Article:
The US, as the biggest economic and military power in the world, has the highest military spending in the world. Other nations are far behind the US in terms of military spending. Therefore, the US wields heavy clout with global markets. Ever since Trump quit the JCPOA, owing to the US’s influence on financial markets, the Americans have managed to push European firms to choose between Iran and the US. As the US’s secondary sanctions have pushed European firms out of Iran, the Americans think they can increase pressure by offering their arbitrary interpretation of Resolution 2231 of the UN Security Council.

As the nature of diplomacy becomes more distorted, rhetoric is becoming brash. The Pretence of knowing what’s best for us is a thing of the past. What’s now come to the fore is the USA’s America First Policy. An Iran with a successful arms industry would be competition for America on international markets. Apart from the fact that Iran could be a hindrance to American adventurism.

Security Council Resolution 2231 set up a process for the Iran arms embargo to end within five years.

Iran’s military standing

The lifting of the embargo will enable Tehran to export “weapons and technical services.” And countries cut off from major arms markets would very likely be happy to buy its reasonably-priced, efficient weapon systems. Popular candidates would include:  surface-to-surface ballistic missiles, short and medium-range ballistic missiles.

The Iranian military is mighty as exemplified in recent years by shooting down very sophisticated US drones, utilizing domestic technology which is exclusive to Iran and a handful of other countries.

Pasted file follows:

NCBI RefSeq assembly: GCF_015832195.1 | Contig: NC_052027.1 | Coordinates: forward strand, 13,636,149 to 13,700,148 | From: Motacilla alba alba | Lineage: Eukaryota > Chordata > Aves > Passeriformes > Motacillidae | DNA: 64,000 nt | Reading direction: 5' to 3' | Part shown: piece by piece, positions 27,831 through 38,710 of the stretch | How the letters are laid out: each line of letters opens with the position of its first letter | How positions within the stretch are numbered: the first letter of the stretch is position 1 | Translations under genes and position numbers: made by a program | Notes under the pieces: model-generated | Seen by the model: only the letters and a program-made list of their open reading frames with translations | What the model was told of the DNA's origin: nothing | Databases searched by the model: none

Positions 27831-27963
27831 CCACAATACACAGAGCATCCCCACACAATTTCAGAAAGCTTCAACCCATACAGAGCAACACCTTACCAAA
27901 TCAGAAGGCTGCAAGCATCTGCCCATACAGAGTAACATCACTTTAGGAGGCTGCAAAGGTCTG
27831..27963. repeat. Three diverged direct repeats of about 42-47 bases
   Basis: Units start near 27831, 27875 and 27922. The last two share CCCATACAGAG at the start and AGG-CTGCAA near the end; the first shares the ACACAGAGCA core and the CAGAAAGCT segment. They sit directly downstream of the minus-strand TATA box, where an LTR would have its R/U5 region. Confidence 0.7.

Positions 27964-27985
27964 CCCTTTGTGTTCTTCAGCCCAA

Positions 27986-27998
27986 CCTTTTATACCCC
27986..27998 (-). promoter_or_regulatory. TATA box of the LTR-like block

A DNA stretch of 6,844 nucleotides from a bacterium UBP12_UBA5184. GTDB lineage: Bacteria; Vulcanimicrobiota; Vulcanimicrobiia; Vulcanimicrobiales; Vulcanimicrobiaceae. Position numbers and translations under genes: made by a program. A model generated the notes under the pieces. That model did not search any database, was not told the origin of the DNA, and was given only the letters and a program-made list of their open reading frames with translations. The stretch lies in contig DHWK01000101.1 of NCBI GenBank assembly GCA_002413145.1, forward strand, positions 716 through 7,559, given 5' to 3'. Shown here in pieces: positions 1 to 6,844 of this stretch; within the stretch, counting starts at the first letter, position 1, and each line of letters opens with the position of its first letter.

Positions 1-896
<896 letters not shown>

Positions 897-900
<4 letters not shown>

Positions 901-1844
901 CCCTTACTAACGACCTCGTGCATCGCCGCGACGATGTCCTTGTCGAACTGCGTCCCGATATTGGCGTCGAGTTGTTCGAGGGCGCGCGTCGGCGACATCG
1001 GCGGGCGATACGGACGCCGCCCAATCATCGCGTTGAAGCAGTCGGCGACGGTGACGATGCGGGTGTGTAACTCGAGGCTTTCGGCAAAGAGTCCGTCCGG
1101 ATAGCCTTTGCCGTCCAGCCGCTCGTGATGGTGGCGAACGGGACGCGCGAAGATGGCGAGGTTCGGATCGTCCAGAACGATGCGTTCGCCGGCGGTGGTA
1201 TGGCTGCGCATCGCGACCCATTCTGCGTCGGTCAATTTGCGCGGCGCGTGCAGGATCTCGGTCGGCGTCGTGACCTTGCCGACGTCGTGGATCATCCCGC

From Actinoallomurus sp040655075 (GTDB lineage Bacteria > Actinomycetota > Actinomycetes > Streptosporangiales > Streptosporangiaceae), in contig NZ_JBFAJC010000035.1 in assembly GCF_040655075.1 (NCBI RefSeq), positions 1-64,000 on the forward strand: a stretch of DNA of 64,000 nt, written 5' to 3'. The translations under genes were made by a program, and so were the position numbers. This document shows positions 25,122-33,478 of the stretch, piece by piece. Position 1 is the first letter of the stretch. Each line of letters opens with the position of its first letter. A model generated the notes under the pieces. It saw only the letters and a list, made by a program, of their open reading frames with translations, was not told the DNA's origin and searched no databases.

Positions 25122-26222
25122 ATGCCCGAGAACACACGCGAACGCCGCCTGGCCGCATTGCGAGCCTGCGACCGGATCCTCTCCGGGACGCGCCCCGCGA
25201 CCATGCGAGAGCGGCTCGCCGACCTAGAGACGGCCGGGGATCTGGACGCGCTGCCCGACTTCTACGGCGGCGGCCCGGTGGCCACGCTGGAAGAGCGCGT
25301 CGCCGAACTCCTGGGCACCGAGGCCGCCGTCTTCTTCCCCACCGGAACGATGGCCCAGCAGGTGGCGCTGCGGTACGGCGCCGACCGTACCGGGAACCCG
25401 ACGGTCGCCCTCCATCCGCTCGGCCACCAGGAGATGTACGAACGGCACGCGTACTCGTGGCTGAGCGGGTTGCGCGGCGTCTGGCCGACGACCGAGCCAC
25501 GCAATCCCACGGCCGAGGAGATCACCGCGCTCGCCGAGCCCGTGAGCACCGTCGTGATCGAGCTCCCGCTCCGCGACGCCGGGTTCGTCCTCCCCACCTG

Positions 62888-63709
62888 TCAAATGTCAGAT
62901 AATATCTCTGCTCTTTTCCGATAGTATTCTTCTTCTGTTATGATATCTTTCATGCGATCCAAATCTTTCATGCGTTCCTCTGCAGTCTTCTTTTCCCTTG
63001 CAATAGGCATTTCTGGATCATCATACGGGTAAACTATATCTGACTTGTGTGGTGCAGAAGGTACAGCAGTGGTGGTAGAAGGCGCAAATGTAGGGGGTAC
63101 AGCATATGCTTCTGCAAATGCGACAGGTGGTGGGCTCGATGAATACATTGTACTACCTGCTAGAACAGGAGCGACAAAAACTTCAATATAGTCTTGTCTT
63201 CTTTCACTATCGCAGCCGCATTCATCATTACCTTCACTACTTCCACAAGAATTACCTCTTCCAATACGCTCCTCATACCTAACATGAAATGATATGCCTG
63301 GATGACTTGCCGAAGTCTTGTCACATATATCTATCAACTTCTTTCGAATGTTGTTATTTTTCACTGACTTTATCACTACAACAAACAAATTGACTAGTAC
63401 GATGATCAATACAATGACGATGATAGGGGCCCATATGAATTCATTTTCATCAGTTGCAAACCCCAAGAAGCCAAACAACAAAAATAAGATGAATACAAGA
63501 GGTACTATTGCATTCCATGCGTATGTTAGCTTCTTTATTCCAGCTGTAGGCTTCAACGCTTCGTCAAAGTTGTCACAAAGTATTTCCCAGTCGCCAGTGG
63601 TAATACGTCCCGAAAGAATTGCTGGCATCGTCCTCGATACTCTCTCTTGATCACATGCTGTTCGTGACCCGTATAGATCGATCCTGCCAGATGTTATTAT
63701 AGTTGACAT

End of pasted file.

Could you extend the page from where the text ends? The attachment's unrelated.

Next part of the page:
The reason US has not attacked Iran so far is because of that military capability. Because the cost of attacking Iran is going to be severe and Iran is not Afghanistan or Iraq. Iran is able to create pain.

Foad Izadi, Professor of International Studies, Tehran University

Arms trafficker, supreme

The USA is known to profit from the heavy and advanced weapons market, being a major manufacturer, but it also earns a tidy sum from the lucrative light weaponry sales and brokerage sectors.

Light weaponry produced in Eastern Europe has its uses to the US led coalition, apparently. The coalition illicitly passes those weapons on to terror groups such as ISIS or Daesh and what was Al Nusra in Syria. Israel for its part operates out of the occupied Golan Heights, to provide weapons, ammunition and logistical support to Al Qaeda rebels operating in Southern Syria.

Iran has long held that the US and its allies are, in fact, the ones who should be subject to an arms embargo. The Pentagon buys weapons from third countries to pass on to rebel and terror groups in West Asia and Africa, via its proxies and allies in the region. 

Abu Al Ezz is a unit commander of the terror group Jabhat al-Nusra or the Nusra Front. He himself confirmed in a September 2016 interview that the US was sending weapons to Al Nusrah through “third countries”. And yet he complained: “Yes, the US supports the opposition [in Syria], but not directly. They support the countries that support us. But we are not yet satisfied with this support.”

One man’s terrorist is another man’s customer

Saudi Arabia, Israel, and Qatar are just a few of the American allies passing on US-brokered weapons.

When Jabhat Al-Nusra was “besieged “ officers from Qatar, Saudi Arabia, Israel and America were there to reportedly advise in the use of satellites, rockets, reconnaissance and thermal security cameras.

Saudi Arabia and the UAE are sending US Made weapons to Al Qaeda affiliated fighters, Salafi militias, and other factions waging war in Yemen, in direct contravention of their agreements with Washington.

This leaves the US complicit in tens of thousands of civilian deaths in the Yemen. One can but conclude that either the US administration has known all along what its allies are up to, or the Pentagon has lost control of them, which is just as dangerous.

The US may have lost control of Arab allies, lost western allies by overdoing its political stunts on Iran, and in going down the same path, lost its authority. By imposing sanctions on Iran, it is imposing sanctions on those needing to deal with Iran, be they allies or not.